Mixing C, C++, and Fortran: A Brief Overview

It is possible to build programs using a mixture of C, C++, and Fortran code. There are some pitfalls, however. The details of mixing languages are beyond the scope of this manual, but a few examples are provided here to introduce the general idea.

Data formats

One major issue for scientific programmers is the structure of multidimensional arrays. C and C++ use row-major format (all elements of a given row are stored contiguously in memory), while Fortran uses column-major format (all elements of a given column are contiguous).

Hence, matrix[row][col] in C or C++ is represented as matrix(col,row) in Fortran.

This is just one of many differences in how data structures differ between C/C++, and Fortran. More information can be found on the web by searching for "mixing C and Fortran".

Libraries

Fortran compilers typically decorate or mangle symbol names with the program by appending an underscore character. Hence, a Fortran function called invert() would be called as invert_() from within a C or C++ program.

Calling C functions from within a Fortran or C++ program doesn't generally require and special effort. Hence, it is often easier to use the Fortran or C++ compiler for the link phase when building a mixed-language program that calls C functions.

This could, however, result in "undefined symbol" errors, since a Fortran compiler will not search the standard C libraries by default. If calling standard C library functions from a Fortran program, you may need to add -lc to the link command, so that the Fortran linker will search the standard C library, libc.so.

Examples

The example makefiles below show how to build programs with various mixtures of C, C++, and Fortran. If you are not familiar with makefiles, you may want to read Chapter 21, Building with Make first.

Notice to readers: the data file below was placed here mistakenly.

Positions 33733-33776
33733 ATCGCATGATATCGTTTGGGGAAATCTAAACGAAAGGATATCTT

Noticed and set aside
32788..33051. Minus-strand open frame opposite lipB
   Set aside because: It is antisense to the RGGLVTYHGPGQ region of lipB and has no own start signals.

BIN     = program
OBJS    = main.o functions.o

# Use the same tool chain for all builds to avoid issues
CC      = gcc
CFLAGS  = -Wall -O -g
FC      = gfortran
FFLAGS  = ${CFLAGS}

# Use Fortran compiler to link to avoid name mangling issues
LD      = ${FC}
LDFLAGS = -lc

# Link
program:    main.o functions.o
        ${LD} -o ${BIN} ${OBJS} ${LDFLAGS}

main.o: main.f90
        ${FC} -c ${FFLAGS} main.f90

functions.o:    functions.c
        ${CC} -c ${CFLAGS} functions.c
            

If calling C++ library functions from Fortran built with gfortran, link with -lstdc++ (the GNU C++ library).

BIN     = program
OBJS    = main.o functions.o

# Use the same tool chain for all builds to avoid issues
CXX         = g++
CXXFLAGS    = -Wall -O -g
FC          = gfortran
FFLAGS      = ${CXXFLAGS}

# Use Fortran compiler to link to avoid name mangling issues
LD      = ${FC}
LDFLAGS = -lstdc++

# Link
program:    main.o functions.o
        ${LD} -o ${BIN} ${OBJS} ${LDFLAGS}

main.o: main.f90
        ${FC} -c ${FFLAGS} main.f90

functions.o:    functions.cc
        ${CXX} -c ${CXXFLAGS} functions.cc
            

If calling Fortran library functions from C or C++ with the GNU compiler collection, add -lgfortran.

BIN     = program
OBJS    = main.o functions.o

# Use the same tool chain for all builds to avoid issues
CC      = gcc
CFLAGS  = -Wall -O -g
FC      = gfortran
FFLAGS  = ${CFLAGS}

# Use C compiler to link, since the main program is in C
LD      = ${CC}
LDFLAGS = -lgfortran

# Link
program:    main.o functions.o
        ${LD} -o ${BIN} ${OBJS} ${LDFLAGS}

main.o: main.c
        ${CC} -c ${CFLAGS} main.c

functions.o:    functions.f90
        ${FC} -c ${FFLAGS} functions.f90
            

If calling C++ library functions from Fortran built with gfortran, link with -lstdc++ (the GNU C++ library).

BIN     = program
OBJS    = main.o functions.o

# Use the same tool chain for all builds to avoid issues
CXX         = g++
CXXFLAGS    = -Wall -O -g
FC          = gfortran
FFLAGS      = ${CXXFLAGS}

# Use Fortran compiler to link to avoid name mangling issues
LD      = ${FC}
LDFLAGS = -lstdc++

# Link
program:    main.o functions.o
        ${FC} -o ${BIN} ${OBJS} ${LDFLAGS}

main.o: main.f90
        ${FC} -c ${FFLAGS} main.f90

functions.o:    functions.cc
        ${CXX} -c ${CXXFLAGS} functions.cc
            
Practice

Note

Be sure to thoroughly review the instructions in Section 2, “Practice Problem Instructions” before doing the practice problems below.
  1. Can we mix C, C++, and Fortran source code in the same makefile? Explain.